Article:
The number of people diagnosed with the most serious form of skin cancer are five times higher than 40 years ago, new figures have shown.
Research from Cancer Research UK shows more than 13,000 people are now developing the disease every year compared with around 1,800 in 1975.
The latest incidence rates show around 17 people in every 100,000 are diagnosed with malignant melanoma in Great Britain every year, compared to just over 3 per 100,000 in the mid 70s.
The charity believes the dramatic rise is partly down to more people going on package holidays to Europe since the late 60s and the increasing popularity of the “must-have” tan often achieved only after damaging sunburn.
The boom in sunbed use has also helped to fuel the increase in skin cancer, Cancer Research UK said. And better detection methods may also have contributed to increasing rates.
Malignant melanoma is now the fifth most common cancer in the UK and more than 2,000 people die from the disease each year.
Nick Ormiston-Smith, head of statistics at Cancer Research UK, said: “Since the mid-1970s, malignant melanoma incidence rates in the UK have increased more rapidly than any of today’s 10 most common cancers.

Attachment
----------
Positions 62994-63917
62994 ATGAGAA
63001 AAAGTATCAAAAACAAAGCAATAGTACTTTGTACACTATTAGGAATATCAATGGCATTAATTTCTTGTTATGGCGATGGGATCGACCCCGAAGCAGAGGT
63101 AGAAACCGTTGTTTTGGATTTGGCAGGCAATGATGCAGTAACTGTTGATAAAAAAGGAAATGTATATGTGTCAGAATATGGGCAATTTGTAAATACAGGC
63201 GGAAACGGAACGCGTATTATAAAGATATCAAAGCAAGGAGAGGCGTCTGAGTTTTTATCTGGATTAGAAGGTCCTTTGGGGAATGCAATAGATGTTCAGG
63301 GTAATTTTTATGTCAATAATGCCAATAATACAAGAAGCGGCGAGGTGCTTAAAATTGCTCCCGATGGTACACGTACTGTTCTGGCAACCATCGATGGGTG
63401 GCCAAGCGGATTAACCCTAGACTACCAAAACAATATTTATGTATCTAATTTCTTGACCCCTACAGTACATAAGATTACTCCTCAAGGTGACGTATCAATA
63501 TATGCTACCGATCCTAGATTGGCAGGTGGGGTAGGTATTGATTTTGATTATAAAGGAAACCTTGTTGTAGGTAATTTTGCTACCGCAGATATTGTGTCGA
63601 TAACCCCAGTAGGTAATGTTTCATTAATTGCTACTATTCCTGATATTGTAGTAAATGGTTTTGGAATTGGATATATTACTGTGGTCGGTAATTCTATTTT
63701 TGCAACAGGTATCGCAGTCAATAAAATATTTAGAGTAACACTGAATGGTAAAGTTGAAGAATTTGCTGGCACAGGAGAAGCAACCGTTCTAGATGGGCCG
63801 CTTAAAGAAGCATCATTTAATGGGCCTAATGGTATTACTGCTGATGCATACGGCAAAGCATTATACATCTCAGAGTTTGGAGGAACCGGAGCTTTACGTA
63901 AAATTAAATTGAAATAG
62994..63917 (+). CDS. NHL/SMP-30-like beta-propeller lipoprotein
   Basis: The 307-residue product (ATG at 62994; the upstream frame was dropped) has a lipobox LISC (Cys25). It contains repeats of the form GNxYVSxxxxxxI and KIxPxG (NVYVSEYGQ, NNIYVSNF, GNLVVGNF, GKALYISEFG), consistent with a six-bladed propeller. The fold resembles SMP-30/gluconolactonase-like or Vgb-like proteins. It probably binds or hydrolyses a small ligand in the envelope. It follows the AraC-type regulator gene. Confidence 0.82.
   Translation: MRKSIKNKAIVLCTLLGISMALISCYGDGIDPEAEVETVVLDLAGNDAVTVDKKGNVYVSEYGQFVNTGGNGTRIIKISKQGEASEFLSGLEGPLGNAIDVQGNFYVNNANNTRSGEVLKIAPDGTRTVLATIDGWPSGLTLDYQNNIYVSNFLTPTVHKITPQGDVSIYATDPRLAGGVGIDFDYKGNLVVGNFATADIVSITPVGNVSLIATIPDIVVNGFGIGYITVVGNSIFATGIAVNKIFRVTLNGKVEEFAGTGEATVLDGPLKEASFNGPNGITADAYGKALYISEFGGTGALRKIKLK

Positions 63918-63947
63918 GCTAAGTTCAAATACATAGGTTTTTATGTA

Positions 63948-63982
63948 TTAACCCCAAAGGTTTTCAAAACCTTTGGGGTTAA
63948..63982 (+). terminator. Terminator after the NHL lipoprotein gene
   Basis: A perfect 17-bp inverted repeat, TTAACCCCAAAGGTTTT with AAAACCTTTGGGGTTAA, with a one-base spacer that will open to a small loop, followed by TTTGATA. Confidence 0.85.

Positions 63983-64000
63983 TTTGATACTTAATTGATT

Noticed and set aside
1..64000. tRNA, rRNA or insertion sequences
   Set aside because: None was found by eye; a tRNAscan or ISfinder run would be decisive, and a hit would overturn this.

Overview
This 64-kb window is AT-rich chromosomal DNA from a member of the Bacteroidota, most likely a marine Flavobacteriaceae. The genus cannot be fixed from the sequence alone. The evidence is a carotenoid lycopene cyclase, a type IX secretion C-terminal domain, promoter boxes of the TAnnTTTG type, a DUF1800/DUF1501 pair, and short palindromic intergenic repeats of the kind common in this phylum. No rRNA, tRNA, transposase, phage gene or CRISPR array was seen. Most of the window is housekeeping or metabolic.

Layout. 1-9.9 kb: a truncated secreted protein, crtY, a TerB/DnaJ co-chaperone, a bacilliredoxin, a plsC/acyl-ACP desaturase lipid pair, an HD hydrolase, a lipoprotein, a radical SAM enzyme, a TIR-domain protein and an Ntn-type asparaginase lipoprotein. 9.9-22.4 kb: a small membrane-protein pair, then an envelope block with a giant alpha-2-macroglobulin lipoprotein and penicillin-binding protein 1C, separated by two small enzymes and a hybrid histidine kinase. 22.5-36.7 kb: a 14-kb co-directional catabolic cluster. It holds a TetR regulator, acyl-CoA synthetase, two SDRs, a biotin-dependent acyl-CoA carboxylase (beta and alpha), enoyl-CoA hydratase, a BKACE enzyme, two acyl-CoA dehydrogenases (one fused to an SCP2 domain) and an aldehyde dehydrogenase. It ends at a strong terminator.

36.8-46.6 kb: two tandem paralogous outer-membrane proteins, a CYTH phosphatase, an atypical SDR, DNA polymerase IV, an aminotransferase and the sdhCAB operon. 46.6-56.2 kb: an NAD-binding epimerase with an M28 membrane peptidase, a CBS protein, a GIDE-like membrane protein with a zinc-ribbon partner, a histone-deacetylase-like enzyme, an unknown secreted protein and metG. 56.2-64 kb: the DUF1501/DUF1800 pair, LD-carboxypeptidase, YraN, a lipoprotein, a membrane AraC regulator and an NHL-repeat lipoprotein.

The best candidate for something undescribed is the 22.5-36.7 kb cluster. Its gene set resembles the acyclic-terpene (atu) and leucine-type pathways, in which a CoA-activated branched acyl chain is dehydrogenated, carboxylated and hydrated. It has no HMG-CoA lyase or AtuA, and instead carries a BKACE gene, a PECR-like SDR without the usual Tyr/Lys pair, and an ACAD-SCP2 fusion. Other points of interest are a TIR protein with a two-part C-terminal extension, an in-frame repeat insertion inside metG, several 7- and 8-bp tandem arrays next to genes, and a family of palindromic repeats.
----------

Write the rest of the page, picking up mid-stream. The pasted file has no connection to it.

“Holidays in hot climates have become more affordable and sunbeds are more widely available since the 1970s. But we know overexposure to UV rays from the sun or sunbeds is the main cause of skin cancer. This means, in many cases, the disease can be prevented, and is why it’s essential to get into good sun safety habits, whether at home or abroad.”
“The good news for those that are diagnosed, is that survival for the disease is amongst the highest for any cancer, more than 8 in 10 people will now survive it."
Cancer Research UK suggests:
- One of the best ways for people to reduce their risk of melanoma is to avoid sunburn. Those with the highest risk of the disease include people with pale skin, lots of moles or freckles, a history of sunburn or a family history of the disease.
- Other advice includes spending time in the shade, covering up and using at least SPF15 sunscreen. The campaign will include a digital, radio and outdoor advertising campaign plus teams handing out hats and sunscreen on days when the sun is strong.